• Beach volleyball and a Frisbee or football toss will appeal to kids.
  • Seek out opportunities for surfing, paddle surfing, swimming, snorkeling, or scuba diving.
  • Hiking, tennis, and hitting the links (sans cart!) will burn calories while you enjoy the sunshine.

 Gym Fitness on the Road

Not ready to give up your gym-junkie habits? Here are some ways to get in a fitness center workout:

  • Most hotels will have a fitness center, although you may have to get a bit creative since the equipment selection can be limited.
  • Swap the stairstepper for the real thing: climb the stairs at the hotel.
  • No hotel gym? Check to see whether they offer passes to a local fitness center.

 Staying Fit in a Hotel Room

 Stuck in the room? You can still stay active:

  • Bring a mat to practice yoga.
  • Strength train with resistance bands or body-weight exercises (pushups, squats, tricep dips, etc.).
  • Stationary exercises like jump rope, jumping jacks, burpees, and squat jumps will get your heart pumping.
Topics: employee health exercise fitness yoga

Employee Wellness: Healthy Joints, Healthy Body

This blog was written by Anna Hiple. Meet our blogging fitness specialists at the NIFS website.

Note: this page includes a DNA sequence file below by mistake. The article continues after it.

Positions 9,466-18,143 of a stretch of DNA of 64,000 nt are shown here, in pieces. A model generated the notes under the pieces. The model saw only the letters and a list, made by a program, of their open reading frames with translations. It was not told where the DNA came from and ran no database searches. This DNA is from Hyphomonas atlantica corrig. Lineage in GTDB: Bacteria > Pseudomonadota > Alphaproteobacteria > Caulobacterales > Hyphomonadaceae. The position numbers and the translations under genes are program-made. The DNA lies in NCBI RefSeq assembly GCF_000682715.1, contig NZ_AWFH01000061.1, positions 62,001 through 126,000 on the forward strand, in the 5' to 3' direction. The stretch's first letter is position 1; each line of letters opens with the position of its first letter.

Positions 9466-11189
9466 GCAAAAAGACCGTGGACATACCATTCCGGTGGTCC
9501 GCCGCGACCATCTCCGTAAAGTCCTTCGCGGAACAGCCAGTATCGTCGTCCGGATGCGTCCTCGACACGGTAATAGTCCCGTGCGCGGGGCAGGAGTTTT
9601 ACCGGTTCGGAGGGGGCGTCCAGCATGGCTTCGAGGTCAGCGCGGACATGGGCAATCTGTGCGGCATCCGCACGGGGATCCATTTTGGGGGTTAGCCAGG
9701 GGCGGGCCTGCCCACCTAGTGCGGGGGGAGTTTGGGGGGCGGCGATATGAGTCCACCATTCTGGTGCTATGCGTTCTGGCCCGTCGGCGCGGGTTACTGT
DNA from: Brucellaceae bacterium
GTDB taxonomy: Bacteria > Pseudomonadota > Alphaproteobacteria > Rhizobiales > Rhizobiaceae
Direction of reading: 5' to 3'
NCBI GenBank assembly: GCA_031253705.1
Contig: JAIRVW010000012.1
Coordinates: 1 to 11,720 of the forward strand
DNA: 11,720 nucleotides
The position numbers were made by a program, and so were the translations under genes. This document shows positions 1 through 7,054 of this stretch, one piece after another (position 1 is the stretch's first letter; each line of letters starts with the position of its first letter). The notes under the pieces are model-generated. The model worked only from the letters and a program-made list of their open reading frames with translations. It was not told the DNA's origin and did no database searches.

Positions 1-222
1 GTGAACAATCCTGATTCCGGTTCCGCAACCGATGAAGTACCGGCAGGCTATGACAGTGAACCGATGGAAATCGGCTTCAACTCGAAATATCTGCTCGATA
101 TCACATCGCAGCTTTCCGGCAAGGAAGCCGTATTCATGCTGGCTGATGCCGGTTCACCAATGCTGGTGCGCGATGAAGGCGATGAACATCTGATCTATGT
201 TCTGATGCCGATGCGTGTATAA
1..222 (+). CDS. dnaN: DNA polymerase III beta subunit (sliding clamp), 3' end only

healthy jointsYour joints play an important role in all of life’s activities. They connect bone to bone, which allows your body to move during everything from sports and exercise to everyday functions such as playing with kids, lifting groceries, performing yard work, and even sitting at a desk.

However, factors such as age, injury, diet, and lifestyle can negatively impact the joints over time, leading to stiffness, pain, and possibly even the onset of arthritis. Keep your joints mobile with the following tips:

  • Maintain a healthy weight. Shedding a few pounds can help take the pressure off of lower-body joints, including the knees, which seem to suffer the most from weight gain.
  • Mix up the aerobic exercise routine. Running and playing sports can help build bone density, but too much impact can hurt your joints. Mix in lower-impact exercises such as biking and swimming.
  • Pump iron. Strength training builds up the muscles that support joint health. Mix together upper-body, lower-body, and core exercises.
  • Keep it moving. Sitting for too long invites stiffness. Take stretching or walking breaks at the office, when watching your child’s sporting event, or when watching TV or reading at night. When you do find yourself at your desk, practice good posture.
  • Stretch. Stretch after exercising. You may also find yoga, Pilates, and t'ai chi soothing for sore joints.
  • Eat for joint health. Consume foods rich in calcium, omega-3 fatty acids, and vitamins A, C, D, and K.
Topics: nutrition weight management arthritis pain relief joint health yoga injury stretching